Abstract

Tonglu rhythmites (Upper Ordovician) in Zhejiang Province, east-central China, display three orders of cyclicity in sandstone and mudstone layer thickness. Millimeter-thick alternations of sandstone and mudstone laminae are ascribed to single tidal cycles. Centimeter-thick alternations of sand-dominated layers (SDLs) and mud-dominated layers (MDLs) are interpreted to be related to alternation of storm and calm weather conditions with a periodicity longer than that forced by neap-spring tidal cyclicity. The SDLs are interpreted as storm deposits on the basis of presence of scour structures, abundant intraformational mud pebbles, oscillation ripples, and thinning-upward trends in the sandstone laminae. A third, meter-thick cycle of variations in sandstone-lamina thickness is interpreted as a reflection of cross-shore changes in coastal dynamics and water depth in the subtidal-intertidal environment.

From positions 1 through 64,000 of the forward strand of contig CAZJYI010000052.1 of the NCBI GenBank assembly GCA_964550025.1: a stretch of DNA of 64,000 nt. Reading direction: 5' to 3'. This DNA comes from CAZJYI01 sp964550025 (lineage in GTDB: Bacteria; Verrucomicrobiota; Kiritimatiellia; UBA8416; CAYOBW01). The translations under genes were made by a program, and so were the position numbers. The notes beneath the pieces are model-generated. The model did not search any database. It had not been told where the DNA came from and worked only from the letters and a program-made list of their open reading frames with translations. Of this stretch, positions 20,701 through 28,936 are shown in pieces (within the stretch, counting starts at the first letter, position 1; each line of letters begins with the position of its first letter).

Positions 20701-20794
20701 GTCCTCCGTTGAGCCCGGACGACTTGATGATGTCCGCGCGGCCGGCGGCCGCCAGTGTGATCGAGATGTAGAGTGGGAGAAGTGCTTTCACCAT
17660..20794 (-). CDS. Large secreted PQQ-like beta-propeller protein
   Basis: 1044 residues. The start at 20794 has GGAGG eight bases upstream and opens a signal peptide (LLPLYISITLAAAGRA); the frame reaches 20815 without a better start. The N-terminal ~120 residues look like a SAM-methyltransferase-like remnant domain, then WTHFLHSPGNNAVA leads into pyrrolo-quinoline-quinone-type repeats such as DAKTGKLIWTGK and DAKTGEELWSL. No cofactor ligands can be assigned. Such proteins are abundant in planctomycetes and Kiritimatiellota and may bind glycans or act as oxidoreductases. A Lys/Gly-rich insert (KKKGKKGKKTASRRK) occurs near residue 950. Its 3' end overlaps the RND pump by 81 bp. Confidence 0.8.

Storm waves, usually considered to be random destructive factors to normal cyclic deposits, are here highlighted as effective agents of sediment transport and deposition of the sand-dominated layers. This study aims at improving our facies-level understanding of the genesis and preservation of storm-related tidal-flat rhythmites on open coasts, and highlights the fact that storm related facies can mimic the cyclicity that is commonly ascribed to neap-spring tidal variation.

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